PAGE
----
trary adt lapfe of right is made.

Latin ...... 72*

Englifli . . . .87*

Chap. XIV. Argument proving that by abjuration he was excluded from his right, if he
could have had any.

Latin . . . . . 73*

Englifli . . . . . . I 88*



'N prcicnting to the dcfccndants of Lord Chancellor Fortefcue
this firft complete colledtion of his Works, it is right to explain
that, although I have undertaken, as a necellary part of the
tafk, to prepare for the prefs fuch of them as now appear for
the firft time in type, I am well aware that it is only by one well veried in the
legal and hill;orical antiquities of England and of the Continent in the fifteenth
century, that the operation can be properly and efficiently performed. Such an
one, however, not having come forward during the long period which has clapfed
fmce Fortefcue's time, and the manufcript copies of the unprinted works being
rare, and, in fome cales, unique, I refolved, if I could do no more, at leaft
to fave thofe that remain trom the extinftion to which they have been
expofed, by printing a few copies; fome of them to be diftributed among luch
members of the Fortefcue Family as may be ready to accept them, others to be
placed in the chief public and private libraries of the country, there to await
the annotations of fome more learned editor.

To enfure, as fiir as poffible, correftnefs in the text, collations between
different MSS. have, in every cafe that admitted of it, been made by experienced

The tranilation of the De Ndtuj-d Legis Naturce, the molt important of the
hitherto unprinted works, by my brother, Mr. Chichefler Fortefcue, will be

''■■■li /^DO

■■■'■■ ! f.r

'<:;.; jjM

xxiv Preface.

found to reprcient fuithlully, in excellent Englii],, the meaning and fpirit of the
original; while his careful editing of the Latin has cleared up many obfcurities
in the text, and in the quotations with which it abounds.

The materials for the Life of Sir John Fortefcue are, unfortunately, moft
Icanty ; the few pages devoted to it in this volume containing all the tafts which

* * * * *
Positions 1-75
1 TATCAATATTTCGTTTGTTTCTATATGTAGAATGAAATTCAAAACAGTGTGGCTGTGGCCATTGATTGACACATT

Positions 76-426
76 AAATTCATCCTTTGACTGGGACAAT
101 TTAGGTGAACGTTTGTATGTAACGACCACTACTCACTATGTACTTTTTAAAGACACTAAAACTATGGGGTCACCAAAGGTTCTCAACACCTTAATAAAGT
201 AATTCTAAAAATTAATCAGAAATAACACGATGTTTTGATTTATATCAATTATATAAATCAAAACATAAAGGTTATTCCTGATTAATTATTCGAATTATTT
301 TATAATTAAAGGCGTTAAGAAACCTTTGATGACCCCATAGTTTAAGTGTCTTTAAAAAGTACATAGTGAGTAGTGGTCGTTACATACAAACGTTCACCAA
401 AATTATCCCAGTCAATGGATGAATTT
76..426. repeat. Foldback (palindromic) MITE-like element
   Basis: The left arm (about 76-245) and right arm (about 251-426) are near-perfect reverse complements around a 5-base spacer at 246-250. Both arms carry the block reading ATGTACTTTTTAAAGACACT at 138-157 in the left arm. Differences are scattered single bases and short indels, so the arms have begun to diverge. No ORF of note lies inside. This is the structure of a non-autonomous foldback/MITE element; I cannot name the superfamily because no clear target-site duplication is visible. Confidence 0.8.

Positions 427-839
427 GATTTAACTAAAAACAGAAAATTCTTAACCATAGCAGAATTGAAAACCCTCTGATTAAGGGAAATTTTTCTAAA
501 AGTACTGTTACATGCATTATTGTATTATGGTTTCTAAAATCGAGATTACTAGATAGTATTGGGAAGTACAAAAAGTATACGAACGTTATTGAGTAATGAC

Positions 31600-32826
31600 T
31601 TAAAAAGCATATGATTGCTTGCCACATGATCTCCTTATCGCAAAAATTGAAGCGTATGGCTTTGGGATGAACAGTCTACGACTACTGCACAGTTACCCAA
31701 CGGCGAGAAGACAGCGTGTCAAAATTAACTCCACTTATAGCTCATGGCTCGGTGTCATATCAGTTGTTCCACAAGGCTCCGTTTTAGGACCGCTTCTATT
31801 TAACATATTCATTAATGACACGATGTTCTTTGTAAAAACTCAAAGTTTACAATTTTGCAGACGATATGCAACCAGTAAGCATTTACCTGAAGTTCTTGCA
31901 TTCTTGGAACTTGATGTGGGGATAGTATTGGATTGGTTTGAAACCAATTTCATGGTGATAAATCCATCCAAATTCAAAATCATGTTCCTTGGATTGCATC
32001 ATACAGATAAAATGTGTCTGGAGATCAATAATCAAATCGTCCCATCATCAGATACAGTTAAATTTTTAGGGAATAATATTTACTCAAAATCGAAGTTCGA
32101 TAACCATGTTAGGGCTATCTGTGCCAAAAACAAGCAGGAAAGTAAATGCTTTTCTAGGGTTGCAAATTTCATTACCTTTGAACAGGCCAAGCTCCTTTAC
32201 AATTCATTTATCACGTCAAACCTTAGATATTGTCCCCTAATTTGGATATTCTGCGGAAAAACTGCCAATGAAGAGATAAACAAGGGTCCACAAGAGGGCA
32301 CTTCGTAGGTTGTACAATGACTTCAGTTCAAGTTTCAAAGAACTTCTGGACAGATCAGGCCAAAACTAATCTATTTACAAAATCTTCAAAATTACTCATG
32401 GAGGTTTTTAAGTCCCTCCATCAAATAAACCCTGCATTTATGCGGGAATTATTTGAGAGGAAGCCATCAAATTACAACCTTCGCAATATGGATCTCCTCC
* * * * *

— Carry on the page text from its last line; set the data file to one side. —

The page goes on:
I have been able to get together calculated to throw light upon his remarkable
and eventful career.

The extrads from the Year-Books, giving his opinions and judgments when
Chief Juftice of England, have been put into Englilh by Mr. Edward Maunde
Thompfon ; and this tranllation, as well as the original Normal -French, has
been revifed by Mr. Alfred Horwood, of the Middle Temple, a gentleman who
has, probably, more acquaintance with thefe old reports than any other living
perfon ; and to whom I wiili to exprefs my acknowledgments and thank, jor
his generolity and kindnefs in volunteering to undertake this very
talTc, and in carrying it through, even to the correcting of the flieets as they pall.-d
through the prefs.

I am indebted to many perfons for affiilance in obtaining materials, both tor
the Life and for the Colledion of Works, among whom I would efpe. iady
mention Mr. Richard Sims, of the Britilh Mufeum, the Rev. }. Orlebar Payne,
the Rev. Jofeph Stevenfon, of the Record Office ; Sir Thomas Phillipps, BArt.,
of Middhehill; the Rev. Profeffor Stubbs, of Oxford; the Rev. EL O. Coxc^, of
the Bodleian; the Rev. Canon Collyer ; and Mifs Gregor, of Trewarthennick.

Ot Sir John's two portraits in this volume, the firft is copied from Faithoie's
print, engraved in 1663 ^^'r Waterhoufe's " Fortefcutus Illuilratus ;" the prelace
to that work Itating that Faithone worked from an old portrait belonging to the
then polleiror of Salden. That likenefs, and all others in the fame altitude, are
probably copied from the original contemporary pidure at Calllehill, of Imall
fize, viz., 16 by 12 inches, painted on panel.

The fecond portrait has the appearance of a younger man than the former;

Preface, xxv

the right hand holds a book, with the hnger between its leaves ; it is now
engraved for the Inrft time from a pi(!^ture on canvals, not well executed, I'lippoled
to be of about the year 1600, belonging to Mr. Fortefcue Turville, of Bofworth